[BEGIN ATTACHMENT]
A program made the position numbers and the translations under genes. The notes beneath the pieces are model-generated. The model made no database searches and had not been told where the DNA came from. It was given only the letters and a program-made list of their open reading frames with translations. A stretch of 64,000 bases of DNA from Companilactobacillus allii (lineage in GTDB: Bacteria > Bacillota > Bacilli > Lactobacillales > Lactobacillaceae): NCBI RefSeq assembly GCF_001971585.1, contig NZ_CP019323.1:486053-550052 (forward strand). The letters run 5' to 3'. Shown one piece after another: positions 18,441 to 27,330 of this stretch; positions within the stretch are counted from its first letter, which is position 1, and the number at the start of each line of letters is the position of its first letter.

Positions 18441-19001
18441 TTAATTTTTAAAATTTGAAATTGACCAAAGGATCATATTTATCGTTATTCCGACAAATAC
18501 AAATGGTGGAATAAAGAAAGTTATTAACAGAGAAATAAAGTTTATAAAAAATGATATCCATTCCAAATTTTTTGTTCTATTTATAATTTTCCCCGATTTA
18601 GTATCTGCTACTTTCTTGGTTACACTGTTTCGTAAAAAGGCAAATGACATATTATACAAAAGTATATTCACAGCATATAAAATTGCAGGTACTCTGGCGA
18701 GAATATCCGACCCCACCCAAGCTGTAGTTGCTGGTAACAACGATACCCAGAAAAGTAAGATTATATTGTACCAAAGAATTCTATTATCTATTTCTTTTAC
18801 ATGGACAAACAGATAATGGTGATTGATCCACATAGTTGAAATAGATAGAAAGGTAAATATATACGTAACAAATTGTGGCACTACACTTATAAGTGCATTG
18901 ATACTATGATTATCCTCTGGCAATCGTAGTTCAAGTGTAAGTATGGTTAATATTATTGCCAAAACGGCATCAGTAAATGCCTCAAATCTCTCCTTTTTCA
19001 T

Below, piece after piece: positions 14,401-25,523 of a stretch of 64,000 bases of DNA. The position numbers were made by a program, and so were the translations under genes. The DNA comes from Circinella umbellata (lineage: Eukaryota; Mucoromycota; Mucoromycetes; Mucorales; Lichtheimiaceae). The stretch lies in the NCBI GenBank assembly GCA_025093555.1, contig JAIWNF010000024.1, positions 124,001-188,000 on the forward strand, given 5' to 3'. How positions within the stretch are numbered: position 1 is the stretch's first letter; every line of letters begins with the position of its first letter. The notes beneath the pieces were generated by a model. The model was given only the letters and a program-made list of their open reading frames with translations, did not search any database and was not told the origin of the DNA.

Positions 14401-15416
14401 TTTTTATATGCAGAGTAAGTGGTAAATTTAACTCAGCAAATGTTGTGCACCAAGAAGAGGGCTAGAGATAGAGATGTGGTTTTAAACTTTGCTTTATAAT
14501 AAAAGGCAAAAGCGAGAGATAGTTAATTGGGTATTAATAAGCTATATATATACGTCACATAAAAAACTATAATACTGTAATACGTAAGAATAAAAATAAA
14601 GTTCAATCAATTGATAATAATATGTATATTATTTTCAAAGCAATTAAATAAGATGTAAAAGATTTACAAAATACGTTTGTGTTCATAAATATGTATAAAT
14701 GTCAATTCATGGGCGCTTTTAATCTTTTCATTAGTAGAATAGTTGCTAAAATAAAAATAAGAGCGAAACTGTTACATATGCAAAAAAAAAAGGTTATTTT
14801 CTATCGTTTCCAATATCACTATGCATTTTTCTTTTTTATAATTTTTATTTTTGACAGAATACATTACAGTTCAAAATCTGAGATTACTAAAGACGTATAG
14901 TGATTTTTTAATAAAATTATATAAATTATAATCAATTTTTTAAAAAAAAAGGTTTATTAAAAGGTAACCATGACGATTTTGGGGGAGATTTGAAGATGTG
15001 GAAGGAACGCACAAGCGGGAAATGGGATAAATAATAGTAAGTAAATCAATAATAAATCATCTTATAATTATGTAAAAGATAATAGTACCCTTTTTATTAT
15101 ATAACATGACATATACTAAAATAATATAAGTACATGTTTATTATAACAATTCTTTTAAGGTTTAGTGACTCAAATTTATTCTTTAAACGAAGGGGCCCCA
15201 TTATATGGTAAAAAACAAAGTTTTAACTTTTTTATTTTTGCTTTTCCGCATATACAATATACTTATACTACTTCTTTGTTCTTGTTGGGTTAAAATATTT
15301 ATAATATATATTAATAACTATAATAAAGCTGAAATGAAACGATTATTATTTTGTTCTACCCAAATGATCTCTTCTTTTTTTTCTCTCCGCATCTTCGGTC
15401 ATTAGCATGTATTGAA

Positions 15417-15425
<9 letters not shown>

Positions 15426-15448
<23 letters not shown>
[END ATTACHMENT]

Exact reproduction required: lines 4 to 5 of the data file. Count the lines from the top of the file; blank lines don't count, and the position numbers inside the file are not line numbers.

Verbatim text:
18501 AAATGGTGGAATAAAGAAAGTTATTAACAGAGAAATAAAGTTTATAAAAAATGATATCCATTCCAAATTTTTTGTTCTATTTATAATTTTCCCCGATTTA
18601 GTATCTGCTACTTTCTTGGTTACACTGTTTCGTAAAAAGGCAAATGACATATTATACAAAAGTATATTCACAGCATATAAAATTGCAGGTACTCTGGCGA